Maori Television has sent five executives to an indigenous broadcasters' conference in the far north of Norway - and has declined to say how much taxpayer money was spent on the trip.
Times are tough for public broadcasting with the imminent closure of TVNZ7 and non-profit channel Stratos forced off the air because they lack public funding.
But Maori TV executives who flew to the Arctic circle will this week be staying in hotels in Kautokeino in the Arctic highlands to attend the 2012 conference of the World Indigenous Television Broadcasters Network.
The conference began on March 24 and runs until March 30. Conference organisers at Norwegian broadcaster NRK says Sami Radio is paying for two of the Maori Television people.
The main industry for the Sami is reindeer herding and husbandry, but Maori TV says it's important it is represented.
Maori TV said it was keeping costs down and declined to spell out the cost to taxpayers flying staff to the isolated Sami community with a population of 2925.
They travelled economy class, said spokeswoman Diane Berghan.
The Maori TV entourage is led by chief executive Jim Mather and includes general manager production Carol Hirschfeld and general manager programming Haunui Royal. Maori TV said it was not obliged to name the two other executives.
Other indigenous broadcasters attending the conference include BBC Scotland, S4C Wales, TG4 Ireland, NITV Australia and the South African Broadcasting Corporation.
"Developing strong relationships with indigenous broadcasters are highly important for exchanging essential knowledge, growing efficiencies and accumulating and sharing content, assisting us to remain a world-class indigenous broadcaster," said Ms Berghan.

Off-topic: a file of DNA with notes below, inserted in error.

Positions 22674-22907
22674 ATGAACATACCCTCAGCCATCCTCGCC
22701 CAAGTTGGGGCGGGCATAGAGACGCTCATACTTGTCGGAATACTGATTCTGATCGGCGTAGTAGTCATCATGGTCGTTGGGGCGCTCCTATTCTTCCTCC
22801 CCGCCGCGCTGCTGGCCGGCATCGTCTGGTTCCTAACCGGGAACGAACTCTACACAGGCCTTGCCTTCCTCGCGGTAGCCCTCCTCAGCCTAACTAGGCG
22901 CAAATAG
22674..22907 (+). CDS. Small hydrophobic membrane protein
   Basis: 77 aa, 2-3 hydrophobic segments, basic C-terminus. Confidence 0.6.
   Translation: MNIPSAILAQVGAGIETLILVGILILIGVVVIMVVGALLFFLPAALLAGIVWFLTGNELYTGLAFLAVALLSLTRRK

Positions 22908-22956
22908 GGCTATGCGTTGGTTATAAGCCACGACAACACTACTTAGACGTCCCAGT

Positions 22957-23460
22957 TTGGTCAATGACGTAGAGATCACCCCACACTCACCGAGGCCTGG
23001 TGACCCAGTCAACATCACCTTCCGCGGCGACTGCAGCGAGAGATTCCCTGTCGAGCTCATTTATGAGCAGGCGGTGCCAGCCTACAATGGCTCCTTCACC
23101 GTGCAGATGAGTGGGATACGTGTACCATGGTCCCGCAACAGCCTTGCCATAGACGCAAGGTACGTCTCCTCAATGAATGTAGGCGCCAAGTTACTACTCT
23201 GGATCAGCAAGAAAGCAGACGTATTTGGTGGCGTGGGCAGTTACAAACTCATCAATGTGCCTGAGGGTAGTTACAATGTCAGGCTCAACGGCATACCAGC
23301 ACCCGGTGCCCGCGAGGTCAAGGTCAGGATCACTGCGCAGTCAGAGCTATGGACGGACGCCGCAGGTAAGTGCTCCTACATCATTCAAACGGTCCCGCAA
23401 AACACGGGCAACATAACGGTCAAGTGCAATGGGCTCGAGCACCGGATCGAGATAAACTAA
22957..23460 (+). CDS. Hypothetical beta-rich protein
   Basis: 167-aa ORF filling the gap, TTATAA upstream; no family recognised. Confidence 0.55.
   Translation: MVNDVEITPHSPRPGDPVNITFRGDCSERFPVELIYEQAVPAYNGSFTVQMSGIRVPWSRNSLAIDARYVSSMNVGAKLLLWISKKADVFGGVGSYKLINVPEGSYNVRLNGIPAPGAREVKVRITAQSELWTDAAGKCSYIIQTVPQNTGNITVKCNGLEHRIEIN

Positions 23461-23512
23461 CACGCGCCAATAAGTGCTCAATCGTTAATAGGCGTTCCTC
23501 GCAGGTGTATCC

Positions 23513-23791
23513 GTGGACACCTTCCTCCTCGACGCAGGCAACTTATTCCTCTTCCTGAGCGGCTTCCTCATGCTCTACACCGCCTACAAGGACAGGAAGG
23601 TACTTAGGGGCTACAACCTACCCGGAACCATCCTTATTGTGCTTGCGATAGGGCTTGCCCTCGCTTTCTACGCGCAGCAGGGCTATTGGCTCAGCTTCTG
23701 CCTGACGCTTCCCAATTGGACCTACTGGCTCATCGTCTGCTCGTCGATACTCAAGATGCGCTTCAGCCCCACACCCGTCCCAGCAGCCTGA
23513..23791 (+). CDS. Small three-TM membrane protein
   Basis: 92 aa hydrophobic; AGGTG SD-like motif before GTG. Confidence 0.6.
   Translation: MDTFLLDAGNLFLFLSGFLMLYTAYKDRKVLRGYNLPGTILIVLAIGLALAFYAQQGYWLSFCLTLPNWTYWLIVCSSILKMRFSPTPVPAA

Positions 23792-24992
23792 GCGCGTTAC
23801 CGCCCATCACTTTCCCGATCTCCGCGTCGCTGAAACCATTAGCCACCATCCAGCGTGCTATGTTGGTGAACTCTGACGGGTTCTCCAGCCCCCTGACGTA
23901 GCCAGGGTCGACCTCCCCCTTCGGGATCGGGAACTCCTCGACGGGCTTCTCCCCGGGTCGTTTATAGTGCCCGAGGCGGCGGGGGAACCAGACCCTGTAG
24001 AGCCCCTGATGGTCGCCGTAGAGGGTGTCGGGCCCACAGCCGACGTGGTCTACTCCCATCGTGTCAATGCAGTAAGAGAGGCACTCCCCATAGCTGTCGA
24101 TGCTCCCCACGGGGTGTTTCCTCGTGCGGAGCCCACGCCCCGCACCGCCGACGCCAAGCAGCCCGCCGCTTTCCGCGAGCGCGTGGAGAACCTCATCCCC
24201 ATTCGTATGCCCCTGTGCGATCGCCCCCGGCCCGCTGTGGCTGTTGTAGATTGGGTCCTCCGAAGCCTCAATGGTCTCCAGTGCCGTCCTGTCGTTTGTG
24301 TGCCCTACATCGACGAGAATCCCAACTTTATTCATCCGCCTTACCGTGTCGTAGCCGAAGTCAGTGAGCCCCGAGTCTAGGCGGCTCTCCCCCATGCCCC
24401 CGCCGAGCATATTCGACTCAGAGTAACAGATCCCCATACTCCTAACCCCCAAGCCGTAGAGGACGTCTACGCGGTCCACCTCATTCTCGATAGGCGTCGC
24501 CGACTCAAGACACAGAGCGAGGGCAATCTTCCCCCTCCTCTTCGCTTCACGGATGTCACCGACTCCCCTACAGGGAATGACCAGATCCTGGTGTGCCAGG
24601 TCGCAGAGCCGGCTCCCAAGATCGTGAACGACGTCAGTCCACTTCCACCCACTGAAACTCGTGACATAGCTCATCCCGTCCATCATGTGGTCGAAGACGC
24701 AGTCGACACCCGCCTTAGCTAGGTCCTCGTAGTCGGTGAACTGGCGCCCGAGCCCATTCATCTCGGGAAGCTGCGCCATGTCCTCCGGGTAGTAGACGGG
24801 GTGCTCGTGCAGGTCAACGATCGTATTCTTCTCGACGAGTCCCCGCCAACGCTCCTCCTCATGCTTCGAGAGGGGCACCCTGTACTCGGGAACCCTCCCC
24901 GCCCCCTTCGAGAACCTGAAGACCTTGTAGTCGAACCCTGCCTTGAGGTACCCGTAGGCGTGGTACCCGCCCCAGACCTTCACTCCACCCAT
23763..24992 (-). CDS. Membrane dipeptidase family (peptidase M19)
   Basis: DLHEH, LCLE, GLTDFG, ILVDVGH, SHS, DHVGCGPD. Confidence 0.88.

"Given the range of cultural backgrounds involved, developing strong relationships with indigenous broadcasters is best done face to face."
Maori TV and Mr Mather were key players to form the indigenous broadcasters' body and hosted the inaugural event in New Zealand in 2008.
The WITBN conference was held each second year and in 2010 was held in Taiwan, though it is not clear how many Maori TV staff made that trip.
International conferences are common enough.
Maori TV was in the headlines this year over paying around 150 staff a $1000 bonus as a thank you for the channel's performance broadcasting Rugby World Cup games - using $150,000 of taxpayers' money.
The TV station has been lobbying to take over some of the general interest public broadcasting functions when TVNZ7 closes down in July.
Mr Mather earned $240,000 last year, according to a Herald report yesterday on salaries of chief executives of public organisations.
* Correction: A report on a Maori TV trip to Norway erroneously referred to general manager production Carol Hirschfeld as "programming boss'' and general manager programming Haunui Royal as "Maori language programmer''. Also, the story said the channel had declined to reveal costs but Maori TV says it had been too soon to determine the costs but now confirms $24,500 was budgeted.